Cherokee Nation Partnerships to Improve Community Health (PICH) Grant

Cherokee Nation PICH efforts

In Cherokee Nation, the Partnerships to Improve Community Health Grant (PICH) works to expand efforts in tobacco-free environments, healthy food or beverage options, and increasing chronic disease prevention opportunities, all toward a goal of improving health and reducing the burden of chronic disease.

Screen Shot 2015-07-12 at 2.16.22 PMIn 2014 Cherokee Nation Health Services was awarded $900,000 per year for three years by the Centers for Disease Control and Prevention (CDC) to serve as the lead agency to coordinate efforts across the Cherokee Nation Tribal Jurisdictional Service Area (CNTJSA). PICH builds on the previous work of the Cherokee Nation Community Health Promotion Program and continues to strengthen efforts to build a Healthy Cherokee Nation for this and future generations. PICH also supports Cherokee Nation public health improvement activities by engaging community members in identifying community strengths and expanding the reach of public health efforts to create greater access to healthier options in the Cherokee Nation where people live, learn, work, and play. These efforts aim to impact not only Cherokee citizens but all people living in the tribal service area.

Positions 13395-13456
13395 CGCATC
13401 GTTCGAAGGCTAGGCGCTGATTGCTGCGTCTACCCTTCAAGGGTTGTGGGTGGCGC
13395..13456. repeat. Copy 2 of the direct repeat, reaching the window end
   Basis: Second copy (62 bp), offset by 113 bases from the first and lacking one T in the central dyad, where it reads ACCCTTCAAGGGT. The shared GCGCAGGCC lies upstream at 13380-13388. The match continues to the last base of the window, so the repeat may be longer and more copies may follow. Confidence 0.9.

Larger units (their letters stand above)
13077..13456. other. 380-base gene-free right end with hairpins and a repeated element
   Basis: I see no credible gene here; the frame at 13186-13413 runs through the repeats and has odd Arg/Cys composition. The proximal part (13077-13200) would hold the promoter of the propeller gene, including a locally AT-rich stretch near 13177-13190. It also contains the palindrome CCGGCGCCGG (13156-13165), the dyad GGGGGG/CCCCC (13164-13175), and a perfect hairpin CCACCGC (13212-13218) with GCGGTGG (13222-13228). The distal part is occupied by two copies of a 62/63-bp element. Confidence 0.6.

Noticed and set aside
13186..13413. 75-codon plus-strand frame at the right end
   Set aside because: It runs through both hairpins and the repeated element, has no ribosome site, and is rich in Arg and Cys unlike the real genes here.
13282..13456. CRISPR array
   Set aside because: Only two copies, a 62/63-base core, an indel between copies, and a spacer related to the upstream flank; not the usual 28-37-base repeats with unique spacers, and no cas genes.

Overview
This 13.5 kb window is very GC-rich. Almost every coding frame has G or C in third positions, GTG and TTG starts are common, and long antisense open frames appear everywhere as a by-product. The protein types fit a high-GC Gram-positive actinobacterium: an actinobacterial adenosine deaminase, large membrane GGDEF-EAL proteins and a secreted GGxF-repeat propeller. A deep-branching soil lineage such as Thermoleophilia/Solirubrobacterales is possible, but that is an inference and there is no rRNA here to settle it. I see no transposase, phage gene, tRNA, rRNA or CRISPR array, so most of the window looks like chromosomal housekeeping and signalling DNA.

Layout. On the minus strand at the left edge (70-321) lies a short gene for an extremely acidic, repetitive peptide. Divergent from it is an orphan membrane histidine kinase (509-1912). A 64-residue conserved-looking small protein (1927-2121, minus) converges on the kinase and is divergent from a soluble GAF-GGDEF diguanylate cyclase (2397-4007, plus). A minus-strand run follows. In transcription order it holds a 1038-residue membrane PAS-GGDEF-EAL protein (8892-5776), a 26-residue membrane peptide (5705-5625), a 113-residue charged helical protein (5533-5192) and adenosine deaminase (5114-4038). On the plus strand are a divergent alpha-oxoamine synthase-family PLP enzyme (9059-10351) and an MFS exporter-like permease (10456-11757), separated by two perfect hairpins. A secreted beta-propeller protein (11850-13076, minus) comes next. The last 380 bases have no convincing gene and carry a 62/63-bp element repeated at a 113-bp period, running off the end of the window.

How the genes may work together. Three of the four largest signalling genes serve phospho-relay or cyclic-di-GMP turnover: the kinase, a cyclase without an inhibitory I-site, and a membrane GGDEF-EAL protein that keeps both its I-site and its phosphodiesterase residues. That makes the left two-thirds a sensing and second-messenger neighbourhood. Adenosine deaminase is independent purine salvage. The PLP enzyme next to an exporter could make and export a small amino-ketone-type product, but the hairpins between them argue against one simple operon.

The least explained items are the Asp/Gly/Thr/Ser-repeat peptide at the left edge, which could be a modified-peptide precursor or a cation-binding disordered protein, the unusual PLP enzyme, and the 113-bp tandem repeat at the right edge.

Cherokee Nation PICH Strategies

The Cherokee Nation Community Health Promotion Program will provide technical assistance and resources to schools and communities to improve nutrition, increase physical activity, and decrease exposure to commercial tobacco products using the following strategies:

  • Healthy food and beverage options: Increase access and use of Farm to School programs and local farmers markets.
  • Reducing tobacco use and exposure: Increasing access to tobacco free school campuses and tobacco free worksites policies.
  • Linking community& clinical prevention services: Increasing access and use of provider referrals to the Oklahoma Tobacco Quit Line and Provider referrals to community based chronic disease prevention programs.


Cherokee Nation will work in collaboration with 10 existing Oklahoma Turning Point County multi-sector Coalitions in Northeastern Oklahoma to implement specific interventions that will target priority populations located in the tribal jurisdictional service area. These priority populations are defined as census tracts that have the following characteristics: at least 20% of the population with an income below 100% federal poverty level (FPL) and at least 10% of the adult (≥ 25 years of age) population without a high school education. These socioeconomic characteristics can also be used as predictors of health outcomes and help identify areas in most need in the tribal service area to focus resources and efforts. Thirty priority populations have been identified within the CNTJSA (Figure 1) to target for the PICH grant.

While the CNTJSA encompasses 14 counties in Northeastern Oklahoma, all 30 of the PICH priority populations are located in 10 of those 14 counties. The following counties have at least one priority population: Adair, Cherokee, Craig, Delaware, Mayes, Muskogee, Nowata, Ottawa, Rogers, and Sequoyah.


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